Crossbencher Bob Katter has given his support on supply and confidence to a Coalition government after a meeting with Prime Minister Malcolm Turnbull in Brisbane.
This reassurance came as Turnbull received a blow when Standard and Poor’s rating agency revised the rating outlook on Australia from stable to negative.
On latest counting it is unclear whether Turnbull will need crossbench support in a minority government or if he will reach the required 76 seats to form majority government. The ABC website gives the Coalition 73 seats with six outstanding.
Katter, whose Katter’s Australian Party is both conservative-leaning and populist, said he had provided support “with no great enthusiasm”.
“I maintain my right to move at any point of time in another direction,” he told reporters, making it clear he was not giving any commitment on how he would vote on legislation.
He warned Turnbull – who used industrial relations bills to trigger the double dissolution – against attacking the unions. “I told him any union bashing – he will be getting our opposition not our support.”
Katter dismissed the suggestion his support mightn’t be needed.
“You try running a government with one vote up your sleeve. Don’t have your mother die because you can’t go to the funeral. Don’t go to the bathroom [and miss a vote].”
On the budget front, Standard and Poor’s said in a statement: “We believe that without remedial action the government’s fiscal stance may no longer be compatible with the country’s high level of external indebtedness.”
The agency said “ongoing budget deficits may become incompatible with Australia’s high level of external indebtedness and therefore inconsistent with an AAA rating”.
It said that given the election outcome, in which neither side might command a majority in either house, “fiscal consolidation may be further postponed”.
In a short statement to camera, Turnbull said Standard and Poor’s statement had been a reminder that budget repair, reducing the deficit, and managing public finances must be a very high priority for the next parliament. This was critical for the future of the economy.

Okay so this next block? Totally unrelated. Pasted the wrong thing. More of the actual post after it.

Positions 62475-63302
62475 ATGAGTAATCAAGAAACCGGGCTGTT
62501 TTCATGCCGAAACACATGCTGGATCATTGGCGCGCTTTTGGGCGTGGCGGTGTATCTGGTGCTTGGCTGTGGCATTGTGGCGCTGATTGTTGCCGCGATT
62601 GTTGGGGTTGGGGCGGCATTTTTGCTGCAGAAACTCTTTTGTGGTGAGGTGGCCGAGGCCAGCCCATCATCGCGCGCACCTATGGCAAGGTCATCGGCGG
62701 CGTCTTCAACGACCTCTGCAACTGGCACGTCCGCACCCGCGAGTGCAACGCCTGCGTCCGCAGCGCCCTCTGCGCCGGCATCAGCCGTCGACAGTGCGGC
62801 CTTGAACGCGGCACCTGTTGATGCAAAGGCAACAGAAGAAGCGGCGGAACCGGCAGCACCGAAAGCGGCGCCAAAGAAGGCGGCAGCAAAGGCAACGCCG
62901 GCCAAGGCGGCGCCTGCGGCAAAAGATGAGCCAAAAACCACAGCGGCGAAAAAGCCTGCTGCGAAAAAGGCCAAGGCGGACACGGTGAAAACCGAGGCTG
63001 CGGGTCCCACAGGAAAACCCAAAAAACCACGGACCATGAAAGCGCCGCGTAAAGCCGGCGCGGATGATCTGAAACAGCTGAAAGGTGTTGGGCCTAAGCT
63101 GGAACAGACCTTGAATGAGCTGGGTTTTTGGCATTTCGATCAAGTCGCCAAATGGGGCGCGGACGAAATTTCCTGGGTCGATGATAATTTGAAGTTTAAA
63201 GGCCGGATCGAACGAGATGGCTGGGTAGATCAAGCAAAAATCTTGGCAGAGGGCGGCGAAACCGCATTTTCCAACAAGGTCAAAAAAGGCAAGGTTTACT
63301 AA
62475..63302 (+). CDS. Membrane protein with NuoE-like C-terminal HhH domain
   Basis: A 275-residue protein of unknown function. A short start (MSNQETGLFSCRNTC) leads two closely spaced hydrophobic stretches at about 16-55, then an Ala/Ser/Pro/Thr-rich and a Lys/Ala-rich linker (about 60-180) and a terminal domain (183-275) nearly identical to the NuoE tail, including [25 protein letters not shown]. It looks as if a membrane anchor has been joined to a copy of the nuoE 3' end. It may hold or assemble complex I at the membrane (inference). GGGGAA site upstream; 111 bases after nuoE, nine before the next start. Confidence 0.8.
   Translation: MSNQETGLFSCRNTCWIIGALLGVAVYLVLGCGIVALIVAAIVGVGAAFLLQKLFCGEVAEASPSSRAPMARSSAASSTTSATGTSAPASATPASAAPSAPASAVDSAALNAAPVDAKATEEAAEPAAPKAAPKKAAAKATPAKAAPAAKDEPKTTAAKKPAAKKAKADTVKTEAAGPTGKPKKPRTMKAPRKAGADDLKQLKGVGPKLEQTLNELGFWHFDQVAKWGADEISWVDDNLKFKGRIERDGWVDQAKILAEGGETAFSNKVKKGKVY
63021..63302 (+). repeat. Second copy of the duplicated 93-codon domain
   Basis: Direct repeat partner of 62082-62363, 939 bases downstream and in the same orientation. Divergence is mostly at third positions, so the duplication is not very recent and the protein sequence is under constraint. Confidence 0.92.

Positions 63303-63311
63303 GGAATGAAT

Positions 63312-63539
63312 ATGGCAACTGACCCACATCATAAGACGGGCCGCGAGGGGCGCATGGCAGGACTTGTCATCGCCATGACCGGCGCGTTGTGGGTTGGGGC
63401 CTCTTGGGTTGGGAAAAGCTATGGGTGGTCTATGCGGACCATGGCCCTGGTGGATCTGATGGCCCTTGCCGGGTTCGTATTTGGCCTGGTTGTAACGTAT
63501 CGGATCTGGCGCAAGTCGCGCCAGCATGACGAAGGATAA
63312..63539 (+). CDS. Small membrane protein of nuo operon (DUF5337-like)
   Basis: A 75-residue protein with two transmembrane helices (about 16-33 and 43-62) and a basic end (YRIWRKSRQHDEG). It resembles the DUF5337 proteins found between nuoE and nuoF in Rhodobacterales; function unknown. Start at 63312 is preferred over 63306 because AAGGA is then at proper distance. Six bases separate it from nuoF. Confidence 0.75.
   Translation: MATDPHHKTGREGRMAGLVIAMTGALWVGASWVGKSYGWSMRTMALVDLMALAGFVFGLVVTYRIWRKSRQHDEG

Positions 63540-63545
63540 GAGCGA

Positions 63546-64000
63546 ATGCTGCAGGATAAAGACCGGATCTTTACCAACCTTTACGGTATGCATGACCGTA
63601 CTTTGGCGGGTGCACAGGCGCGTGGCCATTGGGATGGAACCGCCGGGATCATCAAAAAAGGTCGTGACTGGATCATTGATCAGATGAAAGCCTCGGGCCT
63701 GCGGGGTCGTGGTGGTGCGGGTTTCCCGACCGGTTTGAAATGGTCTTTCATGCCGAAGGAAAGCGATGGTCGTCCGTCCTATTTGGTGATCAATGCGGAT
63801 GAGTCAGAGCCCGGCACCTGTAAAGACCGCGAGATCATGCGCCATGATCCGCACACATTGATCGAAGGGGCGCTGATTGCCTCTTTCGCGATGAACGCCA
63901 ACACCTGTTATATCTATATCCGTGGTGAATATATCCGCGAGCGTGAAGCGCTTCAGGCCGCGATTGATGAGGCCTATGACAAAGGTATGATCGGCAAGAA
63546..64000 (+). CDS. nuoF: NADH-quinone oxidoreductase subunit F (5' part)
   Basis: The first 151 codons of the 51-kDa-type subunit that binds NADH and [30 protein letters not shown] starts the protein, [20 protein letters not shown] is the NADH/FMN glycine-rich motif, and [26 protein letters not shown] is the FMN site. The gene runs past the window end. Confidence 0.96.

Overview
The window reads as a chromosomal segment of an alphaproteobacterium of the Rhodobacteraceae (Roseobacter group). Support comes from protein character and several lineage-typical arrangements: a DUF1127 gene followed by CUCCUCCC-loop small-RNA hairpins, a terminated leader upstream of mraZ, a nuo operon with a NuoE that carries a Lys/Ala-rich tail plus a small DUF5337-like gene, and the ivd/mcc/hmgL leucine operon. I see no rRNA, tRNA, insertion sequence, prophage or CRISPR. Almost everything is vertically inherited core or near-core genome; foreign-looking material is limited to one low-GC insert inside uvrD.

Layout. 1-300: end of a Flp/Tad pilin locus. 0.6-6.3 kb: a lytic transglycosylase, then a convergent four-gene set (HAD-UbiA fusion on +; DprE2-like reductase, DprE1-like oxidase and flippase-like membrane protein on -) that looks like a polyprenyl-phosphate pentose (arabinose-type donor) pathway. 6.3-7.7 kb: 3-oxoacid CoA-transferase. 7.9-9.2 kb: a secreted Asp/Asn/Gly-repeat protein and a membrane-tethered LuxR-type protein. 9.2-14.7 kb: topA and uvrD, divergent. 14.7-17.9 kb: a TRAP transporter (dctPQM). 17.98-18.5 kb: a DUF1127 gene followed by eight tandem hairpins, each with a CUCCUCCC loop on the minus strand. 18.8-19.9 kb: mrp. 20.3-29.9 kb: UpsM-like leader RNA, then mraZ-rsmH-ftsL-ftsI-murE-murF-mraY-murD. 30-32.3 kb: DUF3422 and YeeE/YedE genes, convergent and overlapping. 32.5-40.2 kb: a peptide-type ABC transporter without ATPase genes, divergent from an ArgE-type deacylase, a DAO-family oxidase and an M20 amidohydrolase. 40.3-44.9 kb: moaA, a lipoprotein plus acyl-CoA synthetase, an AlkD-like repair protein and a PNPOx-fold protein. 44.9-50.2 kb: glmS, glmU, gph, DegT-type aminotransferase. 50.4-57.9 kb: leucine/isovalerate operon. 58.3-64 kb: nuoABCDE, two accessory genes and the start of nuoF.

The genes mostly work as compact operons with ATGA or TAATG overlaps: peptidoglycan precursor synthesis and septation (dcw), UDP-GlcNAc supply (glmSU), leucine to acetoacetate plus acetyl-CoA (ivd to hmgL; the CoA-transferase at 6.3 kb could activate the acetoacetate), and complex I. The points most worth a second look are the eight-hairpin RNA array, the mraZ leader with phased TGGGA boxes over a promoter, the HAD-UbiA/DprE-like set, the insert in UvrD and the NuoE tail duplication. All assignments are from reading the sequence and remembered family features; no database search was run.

Treasurer Scott Morrison stressed that Australia retained its AAA rating from Standard and Poor’s. He said that over the next six to 12 months Standard and Poor’s would continue to monitor the success or otherwise of the government’s ability to pass revenue and expenditure measures through both houses.
Shadow Treasurer Chris Bowen said the rating update “reaffirms that now is not the time for a A$50 billion ram raid on the budget courtesy of the government’s ten-year company tax cuts”.
Turnbull said that the Coalition and Katter had a common commitment to northern development. They had had a “very good and constructive discussion”.
Katter did not reach any policy deal with Turnbull. He said it would be improper behaviour to be talking about quid pro quos. But he would be getting in writing “what their policies are”.
The Construction, Forestry, Mining and Energy Union said on Facebook: “Bob has just confirmed that he won’t stand for any union bashing!”
“What a legend! … [Katter’s] vote will be very important in stopping Malcolm Turnbull’s attempts to attack workers.”
Authors: Michelle Grattan, Professorial Fellow, University of Canberra